New 3D- imaging provides unprecedented views of cancer in it’s natural environment.
It is known that cancer cells don’t live on glass slides, yet the vast majority of images related to cancer biology come from the cells being photographed on flat, two-dimensional surfaces; images that are sometimes used to make conclusions about the behaviour of cells that normally reside in a more complex environment. Now, researchers at University of Texas Southwestern have developed a new high-resolution microscope which visualizes cancer cells in 3D, recording how they are signaling to other parts of their environment, and revealing unprecedented views of how cancer cells survive and disperse within living things. The team state that their microscope may bring a deeper understanding of the molecular mechanisms that drive cancer cell behaviour, as it enables high-resolution imaging in more real-world environments. The opensource study is published Developmental Cell.
Previous studies show that cells in vivo, within the living organism, function in complex 3D- microenvironments consisting of cells and extracellular matrix. Recent studies show that in addition to the well-known pathways governed by the biochemical properties of the extracellular matrix, a wide range of cell behaviours including cancer cell invasion and progenitor cell differentiation are controlled by the mechanical properties of the cellular microenvironment. Although past work has shown that the microenvironmental properties of the stroma mediate critical functions, such as drug resistance in cancer cells, there is very little understanding of how a cell’s microenvironment influences the spatial and temporal organization of molecular signaling pathways.
The current study used a novel 3D- microscope to image different kinds of skin cancer cells from patients. The 3D- microscopy technique was able to show that the mechanical properties of the microenvironment regulate the transition of melanoma cells from actin-driven protrusion to blebbing, with the group presenting tools to quantify how cells manipulate individual collagen fibers. The new technique was also able to quantify the local concentration of actin and phosphatidylinositol 3-kinase signaling on the surfaces of cells deep within 3D- collagen matrices and track the many small membrane protrusions that appear in these more physiologically relevant environments.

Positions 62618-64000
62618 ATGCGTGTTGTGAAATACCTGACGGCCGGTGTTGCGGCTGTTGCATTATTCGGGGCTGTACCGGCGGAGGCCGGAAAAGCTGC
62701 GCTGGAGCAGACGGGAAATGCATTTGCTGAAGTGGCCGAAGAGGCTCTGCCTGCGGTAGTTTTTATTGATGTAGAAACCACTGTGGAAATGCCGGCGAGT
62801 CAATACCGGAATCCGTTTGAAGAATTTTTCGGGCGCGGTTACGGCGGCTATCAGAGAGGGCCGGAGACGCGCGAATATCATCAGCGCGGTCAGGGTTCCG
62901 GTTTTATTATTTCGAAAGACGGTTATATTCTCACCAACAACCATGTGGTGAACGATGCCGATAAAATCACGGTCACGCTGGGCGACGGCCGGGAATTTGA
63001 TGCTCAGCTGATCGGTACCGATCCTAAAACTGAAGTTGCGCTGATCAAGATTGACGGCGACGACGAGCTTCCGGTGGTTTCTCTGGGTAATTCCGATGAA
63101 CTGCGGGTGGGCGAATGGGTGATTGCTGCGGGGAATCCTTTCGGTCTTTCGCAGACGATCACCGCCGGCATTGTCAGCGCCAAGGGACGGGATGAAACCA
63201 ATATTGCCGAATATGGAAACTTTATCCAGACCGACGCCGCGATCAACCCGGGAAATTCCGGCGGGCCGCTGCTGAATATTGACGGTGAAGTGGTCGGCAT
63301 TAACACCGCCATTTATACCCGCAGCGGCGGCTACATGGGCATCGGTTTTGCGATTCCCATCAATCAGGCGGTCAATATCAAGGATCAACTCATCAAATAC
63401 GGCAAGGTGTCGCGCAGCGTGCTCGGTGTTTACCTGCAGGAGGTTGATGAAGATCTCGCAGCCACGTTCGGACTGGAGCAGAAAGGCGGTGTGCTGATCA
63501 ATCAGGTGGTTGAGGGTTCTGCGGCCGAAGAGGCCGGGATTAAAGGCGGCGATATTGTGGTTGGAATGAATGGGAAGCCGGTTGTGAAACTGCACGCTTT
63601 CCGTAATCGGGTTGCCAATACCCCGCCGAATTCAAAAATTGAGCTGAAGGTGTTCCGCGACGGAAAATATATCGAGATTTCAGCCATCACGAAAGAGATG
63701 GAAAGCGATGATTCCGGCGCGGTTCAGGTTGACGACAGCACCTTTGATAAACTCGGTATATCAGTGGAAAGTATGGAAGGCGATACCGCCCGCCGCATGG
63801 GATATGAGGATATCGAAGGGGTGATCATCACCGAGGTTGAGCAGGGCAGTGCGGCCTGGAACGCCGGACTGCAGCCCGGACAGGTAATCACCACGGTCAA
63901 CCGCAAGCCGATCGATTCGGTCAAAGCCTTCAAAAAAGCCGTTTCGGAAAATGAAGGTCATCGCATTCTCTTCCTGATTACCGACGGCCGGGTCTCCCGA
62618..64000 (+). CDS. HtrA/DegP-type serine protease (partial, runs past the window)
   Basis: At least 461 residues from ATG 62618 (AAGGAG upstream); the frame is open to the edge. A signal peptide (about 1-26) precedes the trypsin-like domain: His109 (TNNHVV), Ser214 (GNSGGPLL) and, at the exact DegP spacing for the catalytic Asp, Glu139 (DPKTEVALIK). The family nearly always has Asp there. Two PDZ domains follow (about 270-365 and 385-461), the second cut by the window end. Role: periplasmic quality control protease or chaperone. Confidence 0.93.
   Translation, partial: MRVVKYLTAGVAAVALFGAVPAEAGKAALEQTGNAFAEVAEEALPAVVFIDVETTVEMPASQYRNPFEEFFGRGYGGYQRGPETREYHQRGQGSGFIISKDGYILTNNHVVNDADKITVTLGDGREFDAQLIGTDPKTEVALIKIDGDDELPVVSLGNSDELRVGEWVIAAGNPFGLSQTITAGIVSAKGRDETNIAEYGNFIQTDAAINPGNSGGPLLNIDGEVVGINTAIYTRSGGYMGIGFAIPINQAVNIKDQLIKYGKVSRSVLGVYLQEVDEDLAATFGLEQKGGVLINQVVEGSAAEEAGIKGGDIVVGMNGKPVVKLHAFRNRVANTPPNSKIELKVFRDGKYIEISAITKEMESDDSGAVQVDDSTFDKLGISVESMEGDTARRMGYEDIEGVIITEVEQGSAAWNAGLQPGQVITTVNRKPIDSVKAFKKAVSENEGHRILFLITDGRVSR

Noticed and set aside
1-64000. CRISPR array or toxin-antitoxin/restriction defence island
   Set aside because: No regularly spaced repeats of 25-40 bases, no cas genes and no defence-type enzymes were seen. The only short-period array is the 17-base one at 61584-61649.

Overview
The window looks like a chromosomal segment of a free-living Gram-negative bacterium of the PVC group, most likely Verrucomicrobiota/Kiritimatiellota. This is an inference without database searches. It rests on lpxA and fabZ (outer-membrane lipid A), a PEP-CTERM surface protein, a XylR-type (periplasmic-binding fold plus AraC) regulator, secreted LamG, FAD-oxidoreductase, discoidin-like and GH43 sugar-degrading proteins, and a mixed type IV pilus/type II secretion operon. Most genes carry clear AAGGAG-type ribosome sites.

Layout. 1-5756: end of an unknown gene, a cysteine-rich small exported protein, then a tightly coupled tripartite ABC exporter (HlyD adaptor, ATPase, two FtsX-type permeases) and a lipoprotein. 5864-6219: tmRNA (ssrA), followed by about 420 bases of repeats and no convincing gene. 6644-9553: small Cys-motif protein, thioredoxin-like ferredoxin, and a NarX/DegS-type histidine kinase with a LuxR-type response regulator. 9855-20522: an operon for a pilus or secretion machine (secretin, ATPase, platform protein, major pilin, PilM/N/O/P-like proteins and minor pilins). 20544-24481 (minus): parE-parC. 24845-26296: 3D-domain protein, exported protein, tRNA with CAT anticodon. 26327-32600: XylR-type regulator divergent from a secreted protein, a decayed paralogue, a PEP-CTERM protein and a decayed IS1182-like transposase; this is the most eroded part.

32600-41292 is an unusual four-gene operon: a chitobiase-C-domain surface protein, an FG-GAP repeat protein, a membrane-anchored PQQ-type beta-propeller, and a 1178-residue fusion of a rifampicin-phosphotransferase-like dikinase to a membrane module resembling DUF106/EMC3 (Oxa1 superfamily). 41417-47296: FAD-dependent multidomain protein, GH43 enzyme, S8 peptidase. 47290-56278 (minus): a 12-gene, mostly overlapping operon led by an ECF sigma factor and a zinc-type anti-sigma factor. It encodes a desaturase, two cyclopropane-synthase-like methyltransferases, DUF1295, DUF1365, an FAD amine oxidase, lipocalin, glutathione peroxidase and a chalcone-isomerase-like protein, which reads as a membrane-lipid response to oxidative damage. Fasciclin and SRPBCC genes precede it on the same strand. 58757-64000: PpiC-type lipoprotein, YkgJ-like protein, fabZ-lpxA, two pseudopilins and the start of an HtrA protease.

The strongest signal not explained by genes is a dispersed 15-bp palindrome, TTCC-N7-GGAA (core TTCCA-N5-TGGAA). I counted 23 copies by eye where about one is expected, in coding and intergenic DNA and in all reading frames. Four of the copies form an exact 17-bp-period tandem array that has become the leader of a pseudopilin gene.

The team state that since their approach facilitates the quantitative study of intracellular processes in more realistic and precisely controllable microenvironments, they term it microenvironmental selective plane illumination microscopy (meSPIM). They go on to add that the 3D- quantitative analysis enabled by this approach will open up the study of cell signaling and behavior in diverse but mechanically and chemically well-defined 3D- microenvironments. The lab conclude that the microscope control software and image analytical code are freely available to the global medical community.
The team surmise that this is a first step toward understanding 3D- biology in tumour microenvironments and since these kinds of images may be too complicated to interpret by the naked eye alone, the next step will be to develop powerful computer platforms to extract and process the information. For the future, the researchers state that there is clear evidence that the environment strongly affects cellular behaviour, thus, the value of cell culture experiments on glass should at least be questioned.